An experimental drug currently being trialed for influenza and Ebola viruses could have a new target: norovirus, often known as the winter vomiting virus. A team of researchers at the University of Cambridge has shown that the drug, favipiravir, is effective at reducing – and in some cases eliminating – norovirus infection in mice.
In a study published today in the journal eLife and funded by the Wellcome Trust, a team of researchers led by Professor Ian Goodfellow has shown in mice with a long-term norovirus infection that the experimental drug favipiravir is effective at lowering levels of norovirus in the body, including in both tissue and faeces, which may help in reducing the severity of the disease and onward transmission.
Favipiravir is an experiment antiviral drug which is thought to be effective against a number of RNA viruses such as influenza, West Nile virus, yellow fever virus, and foot-and-mouth disease virus. It is currently also been tested as a potential drug to treat Ebola virus. The University of Cambridge team has shown that the drug works by causing the virus to self-destruct in a process known as ‘lethal mutagenesis’, which causes errors in the virus’s genetic information; because RNA viruses replicate and mutate rapidly, the errors take hold quickly, neutralising the virus and preventing further spread. This is one of the first demonstrations of lethal mutagenesis as a method of fighting viruses in their natural hosts and suggests that it may be possible to tackle other RNA viruses in the same way.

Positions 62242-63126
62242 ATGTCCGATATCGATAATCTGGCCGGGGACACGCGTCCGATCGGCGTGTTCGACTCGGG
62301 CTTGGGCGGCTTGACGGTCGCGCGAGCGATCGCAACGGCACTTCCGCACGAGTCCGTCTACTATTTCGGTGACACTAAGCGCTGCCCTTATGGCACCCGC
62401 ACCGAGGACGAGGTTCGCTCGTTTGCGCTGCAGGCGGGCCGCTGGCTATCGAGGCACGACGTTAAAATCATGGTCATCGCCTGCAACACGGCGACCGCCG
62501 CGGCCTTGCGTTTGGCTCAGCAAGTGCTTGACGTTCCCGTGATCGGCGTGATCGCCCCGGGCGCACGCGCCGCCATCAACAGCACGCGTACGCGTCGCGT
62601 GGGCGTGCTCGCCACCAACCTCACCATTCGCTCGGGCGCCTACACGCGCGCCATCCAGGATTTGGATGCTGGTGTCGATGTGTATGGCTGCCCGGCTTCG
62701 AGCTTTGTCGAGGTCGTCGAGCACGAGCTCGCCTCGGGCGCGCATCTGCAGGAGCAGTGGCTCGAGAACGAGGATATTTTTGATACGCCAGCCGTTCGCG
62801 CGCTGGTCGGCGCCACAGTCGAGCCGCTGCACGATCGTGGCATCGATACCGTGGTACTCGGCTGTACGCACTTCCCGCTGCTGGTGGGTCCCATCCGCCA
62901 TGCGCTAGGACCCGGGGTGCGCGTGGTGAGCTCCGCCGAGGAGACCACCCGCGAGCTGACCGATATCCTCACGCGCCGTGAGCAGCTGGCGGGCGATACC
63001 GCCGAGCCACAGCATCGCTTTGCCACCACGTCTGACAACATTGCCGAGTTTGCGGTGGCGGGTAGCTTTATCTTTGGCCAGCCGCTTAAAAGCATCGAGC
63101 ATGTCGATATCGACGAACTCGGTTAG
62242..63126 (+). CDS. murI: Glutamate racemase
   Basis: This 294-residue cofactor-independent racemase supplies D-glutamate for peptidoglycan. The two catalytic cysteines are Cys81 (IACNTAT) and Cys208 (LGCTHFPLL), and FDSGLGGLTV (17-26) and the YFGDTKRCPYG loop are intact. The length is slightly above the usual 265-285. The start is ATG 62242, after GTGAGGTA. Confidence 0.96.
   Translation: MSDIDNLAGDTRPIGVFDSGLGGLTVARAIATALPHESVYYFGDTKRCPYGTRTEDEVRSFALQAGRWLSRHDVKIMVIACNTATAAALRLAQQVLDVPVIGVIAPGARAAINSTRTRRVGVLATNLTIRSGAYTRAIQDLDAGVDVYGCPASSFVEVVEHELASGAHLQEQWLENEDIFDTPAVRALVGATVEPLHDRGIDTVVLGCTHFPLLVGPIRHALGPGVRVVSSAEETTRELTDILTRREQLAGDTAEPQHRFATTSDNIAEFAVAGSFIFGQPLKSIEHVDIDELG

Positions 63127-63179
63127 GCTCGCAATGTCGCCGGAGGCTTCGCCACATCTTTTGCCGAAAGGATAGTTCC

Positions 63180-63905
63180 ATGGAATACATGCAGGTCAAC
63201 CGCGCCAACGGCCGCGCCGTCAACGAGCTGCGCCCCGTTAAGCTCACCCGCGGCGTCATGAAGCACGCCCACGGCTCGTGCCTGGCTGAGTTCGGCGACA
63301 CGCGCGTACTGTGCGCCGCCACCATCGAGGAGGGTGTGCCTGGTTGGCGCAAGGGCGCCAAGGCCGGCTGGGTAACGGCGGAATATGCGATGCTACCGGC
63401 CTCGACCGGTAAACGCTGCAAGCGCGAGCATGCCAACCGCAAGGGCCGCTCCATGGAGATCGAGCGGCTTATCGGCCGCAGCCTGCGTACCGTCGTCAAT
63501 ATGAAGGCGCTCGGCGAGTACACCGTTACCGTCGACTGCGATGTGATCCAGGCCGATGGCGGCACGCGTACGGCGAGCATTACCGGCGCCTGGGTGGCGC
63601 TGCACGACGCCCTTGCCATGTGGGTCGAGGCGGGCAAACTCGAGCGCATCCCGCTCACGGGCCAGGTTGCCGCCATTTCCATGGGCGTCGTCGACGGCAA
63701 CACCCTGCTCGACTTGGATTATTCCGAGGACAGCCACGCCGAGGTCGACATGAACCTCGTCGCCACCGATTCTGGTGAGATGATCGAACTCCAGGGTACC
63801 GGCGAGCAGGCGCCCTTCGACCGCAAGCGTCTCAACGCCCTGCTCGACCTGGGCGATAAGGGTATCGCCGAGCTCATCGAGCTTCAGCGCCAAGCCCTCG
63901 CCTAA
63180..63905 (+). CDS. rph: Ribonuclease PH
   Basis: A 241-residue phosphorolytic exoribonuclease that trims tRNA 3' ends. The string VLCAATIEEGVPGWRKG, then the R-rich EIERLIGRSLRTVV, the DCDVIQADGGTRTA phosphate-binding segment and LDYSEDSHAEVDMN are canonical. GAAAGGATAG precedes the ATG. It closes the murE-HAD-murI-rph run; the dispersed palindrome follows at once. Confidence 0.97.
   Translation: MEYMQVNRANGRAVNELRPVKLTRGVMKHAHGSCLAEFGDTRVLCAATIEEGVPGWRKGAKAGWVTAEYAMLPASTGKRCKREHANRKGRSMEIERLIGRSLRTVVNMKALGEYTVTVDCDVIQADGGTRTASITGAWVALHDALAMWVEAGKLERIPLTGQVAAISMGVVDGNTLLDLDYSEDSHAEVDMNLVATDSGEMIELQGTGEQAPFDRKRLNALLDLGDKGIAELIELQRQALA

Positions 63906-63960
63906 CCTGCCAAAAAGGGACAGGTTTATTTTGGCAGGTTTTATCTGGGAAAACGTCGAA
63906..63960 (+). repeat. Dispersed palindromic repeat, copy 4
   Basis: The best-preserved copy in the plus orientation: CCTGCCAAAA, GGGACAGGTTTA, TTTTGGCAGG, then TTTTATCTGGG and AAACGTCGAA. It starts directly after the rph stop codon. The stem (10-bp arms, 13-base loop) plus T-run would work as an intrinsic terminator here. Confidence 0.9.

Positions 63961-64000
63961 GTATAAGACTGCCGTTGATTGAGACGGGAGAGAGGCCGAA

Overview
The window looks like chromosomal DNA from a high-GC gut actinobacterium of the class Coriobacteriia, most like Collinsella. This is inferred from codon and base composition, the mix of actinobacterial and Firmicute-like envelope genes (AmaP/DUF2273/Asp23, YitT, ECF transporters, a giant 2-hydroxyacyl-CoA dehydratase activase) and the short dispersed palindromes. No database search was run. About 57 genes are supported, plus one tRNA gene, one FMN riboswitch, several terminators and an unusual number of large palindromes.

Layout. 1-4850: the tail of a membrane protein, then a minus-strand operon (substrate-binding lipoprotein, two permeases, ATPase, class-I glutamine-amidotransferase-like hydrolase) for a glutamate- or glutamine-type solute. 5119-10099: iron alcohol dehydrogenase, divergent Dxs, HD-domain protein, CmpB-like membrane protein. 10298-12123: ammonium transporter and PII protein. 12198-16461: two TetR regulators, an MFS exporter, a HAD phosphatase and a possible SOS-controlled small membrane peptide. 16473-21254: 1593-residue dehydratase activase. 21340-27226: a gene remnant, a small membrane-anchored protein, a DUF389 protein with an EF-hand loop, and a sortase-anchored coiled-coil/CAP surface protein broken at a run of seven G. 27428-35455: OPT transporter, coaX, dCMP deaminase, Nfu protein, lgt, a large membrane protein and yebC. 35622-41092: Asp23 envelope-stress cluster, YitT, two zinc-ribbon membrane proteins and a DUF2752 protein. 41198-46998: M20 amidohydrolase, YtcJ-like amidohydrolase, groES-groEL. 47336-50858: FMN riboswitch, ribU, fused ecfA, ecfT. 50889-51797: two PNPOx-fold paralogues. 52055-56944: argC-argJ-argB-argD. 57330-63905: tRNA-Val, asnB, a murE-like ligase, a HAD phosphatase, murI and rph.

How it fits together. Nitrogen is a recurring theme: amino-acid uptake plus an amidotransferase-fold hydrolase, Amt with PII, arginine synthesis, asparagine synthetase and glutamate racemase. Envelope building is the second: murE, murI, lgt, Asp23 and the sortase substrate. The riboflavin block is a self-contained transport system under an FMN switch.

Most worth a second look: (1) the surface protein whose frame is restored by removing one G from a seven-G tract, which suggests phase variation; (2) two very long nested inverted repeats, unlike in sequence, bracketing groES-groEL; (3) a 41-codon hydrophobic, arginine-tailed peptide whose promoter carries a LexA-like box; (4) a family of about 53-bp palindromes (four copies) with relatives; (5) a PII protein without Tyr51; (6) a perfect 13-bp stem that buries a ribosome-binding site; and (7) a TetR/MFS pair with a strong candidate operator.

“Norovirus is an unpleasant bug that spreads quickly,” says Professor Goodfellow, a Wellcome Trust Senior Fellow, who led the study. “Most of us will have experienced it at some point and will know that the only option is to ride out an infection, drinking plenty of fluids. But some patients get infections that can last months or years, and this has a real impact on their quality of life. The ease with which infections spread, particularly in places such as hospitals, schools and cruise ships, and the potentially serious health problems norovirus can cause people with weakened immune systems means that we desperately need a way to treat infection.”
Dr Armando Arias, first author, adds: “Our work in mice is very promising and shows that favipiravir can make the virus mutate itself to death. It suggests that as well as treating infected individuals, the drug may also be useful in preventing infection during an outbreak. The next steps will be to test whether this drug is safe and effective at treating patients, too.”
Read the entire Cambridge news release HERE